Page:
The Epilepsy Foundation supports Ala. bill that would legalize medical marijuana oil

CBD is a non-hallucinogenic oil derived from marijuana that some claim can treat seizures. Source: WBRC video
CBD is a non-hallucinogenic oil derived from marijuana that some claim can treat seizures. Source: WBRC video
Carly's Law is named for Carly Chandler, a toddler from Shelby County. Source: WBRC video
Carly's Law is named for Carly Chandler, a toddler from Shelby County. Source: WBRC video

BIRMINGHAM, AL (WBRC) - A national foundation announced support for laws that would make CBD, an oil derived from marijuana, legal for people suffering from seizures.

The Epilepsy Foundation announced its support for bills and laws like Carly's Law Feb. 20. Dustin Chandler, Carly's father, said the backing from the Epilepsy Foundation is "huge." He's hoping the new support will help Carly's Law get out of the Alabama Senate and move the Alabama House.

Chandler said he's fighting not only for his daughter Carly but for hundreds of other parents who have to watch their children take a cocktail of drugs to control their seizures.

"We have got children that suffer that need help," said Chandler.

With support from the Epilepsy Foundation, Chandler said he feels progress in Montgomery may move a little faster.

"That was a huge boost for our morale and everything when that came out and we just hope it translates into the halls of Montgomery to get this law finally to the senate floor," he said.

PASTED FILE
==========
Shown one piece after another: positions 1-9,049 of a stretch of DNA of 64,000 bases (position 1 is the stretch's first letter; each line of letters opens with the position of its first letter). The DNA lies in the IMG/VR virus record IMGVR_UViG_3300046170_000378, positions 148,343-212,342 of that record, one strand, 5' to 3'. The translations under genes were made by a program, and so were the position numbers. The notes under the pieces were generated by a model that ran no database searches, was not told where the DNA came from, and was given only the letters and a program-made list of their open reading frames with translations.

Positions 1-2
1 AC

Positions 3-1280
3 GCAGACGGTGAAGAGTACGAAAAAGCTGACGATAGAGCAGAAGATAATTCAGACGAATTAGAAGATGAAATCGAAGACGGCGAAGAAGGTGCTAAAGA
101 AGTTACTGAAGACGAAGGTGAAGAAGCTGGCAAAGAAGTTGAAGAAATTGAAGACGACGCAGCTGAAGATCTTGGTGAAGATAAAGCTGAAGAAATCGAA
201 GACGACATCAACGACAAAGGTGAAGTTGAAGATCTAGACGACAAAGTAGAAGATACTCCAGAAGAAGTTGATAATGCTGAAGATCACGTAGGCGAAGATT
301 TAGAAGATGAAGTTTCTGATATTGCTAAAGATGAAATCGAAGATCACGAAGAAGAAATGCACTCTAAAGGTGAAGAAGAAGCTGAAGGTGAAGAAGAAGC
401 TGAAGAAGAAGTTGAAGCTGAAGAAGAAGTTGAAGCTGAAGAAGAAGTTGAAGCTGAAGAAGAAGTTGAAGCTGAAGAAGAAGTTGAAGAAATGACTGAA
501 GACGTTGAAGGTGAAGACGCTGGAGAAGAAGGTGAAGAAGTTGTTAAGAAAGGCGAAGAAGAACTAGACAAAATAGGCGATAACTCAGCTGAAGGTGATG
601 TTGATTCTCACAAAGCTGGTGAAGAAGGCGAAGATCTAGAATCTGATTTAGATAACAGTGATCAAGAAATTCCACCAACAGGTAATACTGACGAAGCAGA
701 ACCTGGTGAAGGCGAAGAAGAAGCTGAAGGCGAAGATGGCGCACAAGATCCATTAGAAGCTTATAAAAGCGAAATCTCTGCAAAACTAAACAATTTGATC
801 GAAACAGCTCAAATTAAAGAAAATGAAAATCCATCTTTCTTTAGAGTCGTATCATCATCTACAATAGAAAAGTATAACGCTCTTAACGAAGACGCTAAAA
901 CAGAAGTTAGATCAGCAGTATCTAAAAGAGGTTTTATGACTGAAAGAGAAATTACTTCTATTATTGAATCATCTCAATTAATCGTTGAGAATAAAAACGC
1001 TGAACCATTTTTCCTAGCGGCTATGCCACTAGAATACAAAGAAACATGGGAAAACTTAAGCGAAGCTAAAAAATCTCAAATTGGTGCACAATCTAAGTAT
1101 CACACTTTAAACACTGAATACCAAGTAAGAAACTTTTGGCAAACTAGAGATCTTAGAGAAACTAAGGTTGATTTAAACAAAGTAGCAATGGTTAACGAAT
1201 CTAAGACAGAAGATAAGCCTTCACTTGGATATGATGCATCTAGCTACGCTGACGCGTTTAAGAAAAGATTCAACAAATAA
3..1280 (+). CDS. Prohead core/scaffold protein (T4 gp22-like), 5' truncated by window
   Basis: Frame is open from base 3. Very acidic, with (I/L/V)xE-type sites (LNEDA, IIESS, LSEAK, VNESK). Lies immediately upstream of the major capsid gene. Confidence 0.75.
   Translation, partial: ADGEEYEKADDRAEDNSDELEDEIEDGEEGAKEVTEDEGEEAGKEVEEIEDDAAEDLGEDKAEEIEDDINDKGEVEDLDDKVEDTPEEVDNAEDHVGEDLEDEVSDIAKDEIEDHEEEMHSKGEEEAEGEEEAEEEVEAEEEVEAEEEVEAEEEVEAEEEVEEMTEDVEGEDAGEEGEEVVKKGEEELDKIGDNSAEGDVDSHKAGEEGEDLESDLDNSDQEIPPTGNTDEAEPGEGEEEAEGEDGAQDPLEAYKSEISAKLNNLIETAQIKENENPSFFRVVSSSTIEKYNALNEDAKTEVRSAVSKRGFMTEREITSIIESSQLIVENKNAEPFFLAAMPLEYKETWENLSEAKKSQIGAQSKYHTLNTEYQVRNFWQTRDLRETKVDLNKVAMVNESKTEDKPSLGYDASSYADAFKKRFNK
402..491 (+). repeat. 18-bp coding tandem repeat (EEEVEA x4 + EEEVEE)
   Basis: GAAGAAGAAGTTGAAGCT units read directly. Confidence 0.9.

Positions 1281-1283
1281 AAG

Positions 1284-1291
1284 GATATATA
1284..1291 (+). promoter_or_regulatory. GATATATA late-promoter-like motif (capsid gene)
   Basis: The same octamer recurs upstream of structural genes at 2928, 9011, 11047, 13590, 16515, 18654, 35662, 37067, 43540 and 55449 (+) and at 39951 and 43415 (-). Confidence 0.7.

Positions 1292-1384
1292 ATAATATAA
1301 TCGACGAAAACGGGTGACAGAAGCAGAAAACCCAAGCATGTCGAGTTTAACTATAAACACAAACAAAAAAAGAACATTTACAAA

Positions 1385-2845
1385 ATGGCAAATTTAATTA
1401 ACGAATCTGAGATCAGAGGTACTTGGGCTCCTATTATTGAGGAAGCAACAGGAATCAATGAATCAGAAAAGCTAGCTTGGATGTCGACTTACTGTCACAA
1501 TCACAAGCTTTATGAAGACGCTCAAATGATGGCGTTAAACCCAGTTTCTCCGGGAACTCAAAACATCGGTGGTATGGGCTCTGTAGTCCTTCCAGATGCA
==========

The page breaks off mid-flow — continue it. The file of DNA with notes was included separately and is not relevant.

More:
Last week the national organization released a statement in support of Carly's Law that said, "as parents and as advocates, we feel an urgency to respond and take action on an issue that has been brought to the epilepsy foundation we serve across the country, the use of marijuana to treat epilepsy."

"It's the first step toward compassionate access. It's families in Alabama saying this is a concern," said Angela Ostrom with the Epilepsy Foundation.

Ostrom said this law stands as a statement that CBD oil and compassionate access is important to Alabama families.

It's support that parents like Chandler hope will be the backing they need to help the ones they love the most.

Chandler and other family members will hold a rally Saturday, March 1 from 2-6 p.m. at the Pelham Civic Center show how seizures affect not only the child but their family.

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